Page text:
As the world has learnt to read over the last 200
years or so, a written media has developed to keep people informed.
The technical innovations which led to the development of cinema and
later television provides and endless supply of evidence of how news
was reported at the time.
The obvious value of news sources is to illustrate how people viewed
historical events before these events became historical. If one of
the main purposes of history is to understand the people of the past
on their terms rather than ours – avoiding what the English
historian E P Thompson called the ‘enormous condescension of
posterity’ – then newspapers that are full of attitudes and opinions
that did not benefit from posterior hindsight, are a very useful
Newspaper journalists, editors and readers never know what is going
to happen tomorrow. Consequently news sources allow us to view
historical events through the eyes of contemporaries. Events as they
unfold for contemporaries are often confused and contradictory and
in the absence of a wider historical context lack any meaning or
significance. When Zhou Enlai was asked in the 1970s about the
significance of the 1789 French Revolution he famously replied ‘it
is too soon to tell’. This ‘fog of war’ problem reminds us how
difficult it was for contemporary decision makers to make the right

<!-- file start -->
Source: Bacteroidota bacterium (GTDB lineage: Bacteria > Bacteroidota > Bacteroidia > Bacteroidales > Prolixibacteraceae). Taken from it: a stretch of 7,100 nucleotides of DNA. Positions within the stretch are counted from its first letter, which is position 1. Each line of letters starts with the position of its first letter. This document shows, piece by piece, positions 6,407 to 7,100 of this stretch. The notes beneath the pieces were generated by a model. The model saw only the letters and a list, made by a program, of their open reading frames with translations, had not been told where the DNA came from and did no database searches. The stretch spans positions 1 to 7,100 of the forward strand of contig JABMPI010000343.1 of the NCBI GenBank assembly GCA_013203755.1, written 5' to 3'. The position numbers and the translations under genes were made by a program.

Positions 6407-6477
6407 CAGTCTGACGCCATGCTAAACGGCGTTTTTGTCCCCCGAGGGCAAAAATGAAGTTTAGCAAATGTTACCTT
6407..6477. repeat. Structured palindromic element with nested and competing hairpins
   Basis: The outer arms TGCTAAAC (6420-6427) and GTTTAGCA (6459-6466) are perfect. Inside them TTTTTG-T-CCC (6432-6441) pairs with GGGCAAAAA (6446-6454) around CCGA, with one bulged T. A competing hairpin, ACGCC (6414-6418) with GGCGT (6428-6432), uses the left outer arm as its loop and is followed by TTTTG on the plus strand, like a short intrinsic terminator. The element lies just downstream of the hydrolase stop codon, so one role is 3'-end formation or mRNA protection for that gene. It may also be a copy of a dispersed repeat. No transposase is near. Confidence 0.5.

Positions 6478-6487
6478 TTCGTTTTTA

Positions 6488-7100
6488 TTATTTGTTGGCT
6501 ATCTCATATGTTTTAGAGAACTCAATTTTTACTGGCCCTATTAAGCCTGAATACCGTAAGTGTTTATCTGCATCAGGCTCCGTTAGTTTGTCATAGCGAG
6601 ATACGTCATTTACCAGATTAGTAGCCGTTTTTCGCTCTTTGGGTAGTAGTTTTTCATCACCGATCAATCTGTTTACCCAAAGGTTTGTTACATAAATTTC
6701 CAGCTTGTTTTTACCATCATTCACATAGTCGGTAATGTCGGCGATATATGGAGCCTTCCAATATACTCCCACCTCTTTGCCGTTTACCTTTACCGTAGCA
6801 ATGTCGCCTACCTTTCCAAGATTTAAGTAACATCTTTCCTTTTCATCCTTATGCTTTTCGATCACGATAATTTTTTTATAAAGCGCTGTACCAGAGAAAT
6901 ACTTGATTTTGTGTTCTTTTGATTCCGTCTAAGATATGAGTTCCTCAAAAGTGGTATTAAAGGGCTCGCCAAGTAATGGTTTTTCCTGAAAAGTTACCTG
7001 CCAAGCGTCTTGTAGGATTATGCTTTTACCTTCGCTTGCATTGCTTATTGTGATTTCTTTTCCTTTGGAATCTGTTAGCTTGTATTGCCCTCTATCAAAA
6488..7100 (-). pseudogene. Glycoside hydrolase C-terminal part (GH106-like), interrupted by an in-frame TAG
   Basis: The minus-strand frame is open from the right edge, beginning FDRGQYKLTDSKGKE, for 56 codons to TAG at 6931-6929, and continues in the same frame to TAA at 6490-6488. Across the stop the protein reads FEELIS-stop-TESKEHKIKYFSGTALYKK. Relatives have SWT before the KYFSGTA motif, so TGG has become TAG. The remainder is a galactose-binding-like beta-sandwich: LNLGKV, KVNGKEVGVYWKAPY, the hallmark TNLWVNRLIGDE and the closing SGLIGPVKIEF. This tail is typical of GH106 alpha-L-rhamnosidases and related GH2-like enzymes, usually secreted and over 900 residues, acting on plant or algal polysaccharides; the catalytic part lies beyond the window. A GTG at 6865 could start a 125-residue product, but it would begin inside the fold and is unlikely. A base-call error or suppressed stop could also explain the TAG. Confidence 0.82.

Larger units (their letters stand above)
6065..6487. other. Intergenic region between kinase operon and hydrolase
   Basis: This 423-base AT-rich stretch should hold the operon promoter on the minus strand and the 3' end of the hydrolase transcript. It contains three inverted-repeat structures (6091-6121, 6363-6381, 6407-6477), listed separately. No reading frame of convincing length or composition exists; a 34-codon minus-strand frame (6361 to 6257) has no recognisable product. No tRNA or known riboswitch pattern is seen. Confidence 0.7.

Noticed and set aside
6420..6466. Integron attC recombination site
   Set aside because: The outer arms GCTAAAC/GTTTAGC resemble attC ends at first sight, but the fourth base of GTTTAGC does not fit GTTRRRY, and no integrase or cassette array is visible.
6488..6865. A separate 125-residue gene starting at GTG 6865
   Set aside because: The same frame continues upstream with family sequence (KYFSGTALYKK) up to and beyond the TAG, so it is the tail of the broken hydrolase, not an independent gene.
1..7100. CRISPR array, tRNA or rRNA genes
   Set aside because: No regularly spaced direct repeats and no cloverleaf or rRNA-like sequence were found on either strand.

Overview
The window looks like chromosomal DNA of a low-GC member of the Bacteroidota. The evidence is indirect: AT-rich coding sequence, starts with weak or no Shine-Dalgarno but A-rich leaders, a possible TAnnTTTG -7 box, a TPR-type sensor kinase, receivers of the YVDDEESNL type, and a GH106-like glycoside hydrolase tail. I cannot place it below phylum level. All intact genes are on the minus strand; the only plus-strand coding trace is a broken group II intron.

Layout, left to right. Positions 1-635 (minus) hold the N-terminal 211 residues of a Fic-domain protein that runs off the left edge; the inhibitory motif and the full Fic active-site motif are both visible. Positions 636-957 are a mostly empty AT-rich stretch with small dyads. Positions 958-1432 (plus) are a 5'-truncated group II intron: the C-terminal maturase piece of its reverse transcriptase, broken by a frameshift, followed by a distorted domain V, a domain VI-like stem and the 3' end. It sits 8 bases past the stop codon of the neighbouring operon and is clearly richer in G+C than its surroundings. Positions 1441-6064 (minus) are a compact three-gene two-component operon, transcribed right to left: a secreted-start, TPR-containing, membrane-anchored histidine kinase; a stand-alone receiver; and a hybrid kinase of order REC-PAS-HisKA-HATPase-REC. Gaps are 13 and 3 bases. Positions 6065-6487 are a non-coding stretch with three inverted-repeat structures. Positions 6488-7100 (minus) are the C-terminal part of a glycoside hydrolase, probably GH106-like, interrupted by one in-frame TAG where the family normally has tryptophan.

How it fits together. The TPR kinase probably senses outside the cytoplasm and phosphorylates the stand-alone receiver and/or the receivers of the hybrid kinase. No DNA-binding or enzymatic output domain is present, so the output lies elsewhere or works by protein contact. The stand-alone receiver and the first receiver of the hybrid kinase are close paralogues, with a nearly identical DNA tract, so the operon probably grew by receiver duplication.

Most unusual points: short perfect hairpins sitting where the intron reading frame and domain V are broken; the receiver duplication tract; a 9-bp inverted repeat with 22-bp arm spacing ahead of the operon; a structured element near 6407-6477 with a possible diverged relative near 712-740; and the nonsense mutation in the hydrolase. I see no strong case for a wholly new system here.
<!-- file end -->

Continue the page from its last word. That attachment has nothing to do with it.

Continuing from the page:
historical decisions in the chaos of the present.
Read the souvenir edition newspapers of 1st October 1938 or the
newsreels that played in the cinemas on that day and you will read
of the universal acclamation of Neville Chamberlain as the man who
has brought 'peace with honour'. (see below)
Newspapers are often subject to censorship and control by
governments or dominant socio-economic classes. The ‘news’ stories
can therefore offer excellent evidence of how the powerful seek to
manipulate the views of the public.
Finally, news reporters are often amongst the most important
eyewitnesses to important events. News reporters like historians are
often concerned to find the truth, but in contrast journalists work
with the very recent past – current affairs. With the study of
recent history the lines between journalism and history can get
blurred, especially when historians take on journalistic
assignments. And very occasionally journalists can actually make
Woodward and Bernstein did in uncovering the Watergate
scandal for the Washington post.
News sources are rarely simply factual and objective.
Think for example of why what is ‘headline’ news varies from country
to country. Journalistic writing and reporting is often opinionated
and seeking to influence its audience. Political and socio-cultural
prejudices, national biases and editorial position can often mean
that reporting is slanted seeking to generate favourable responses
from the audience.
News reports often lack access to vital information and are often
speculative. The first reports of the 9/11 attacks in the USA
suggested that a plane had flown into the WTC tower by accident.
Journalism cannot be as thoroughly researched or as emotionally
detached as good history should be.
President Truman (above) was not defeated in the Presidential
election of 1948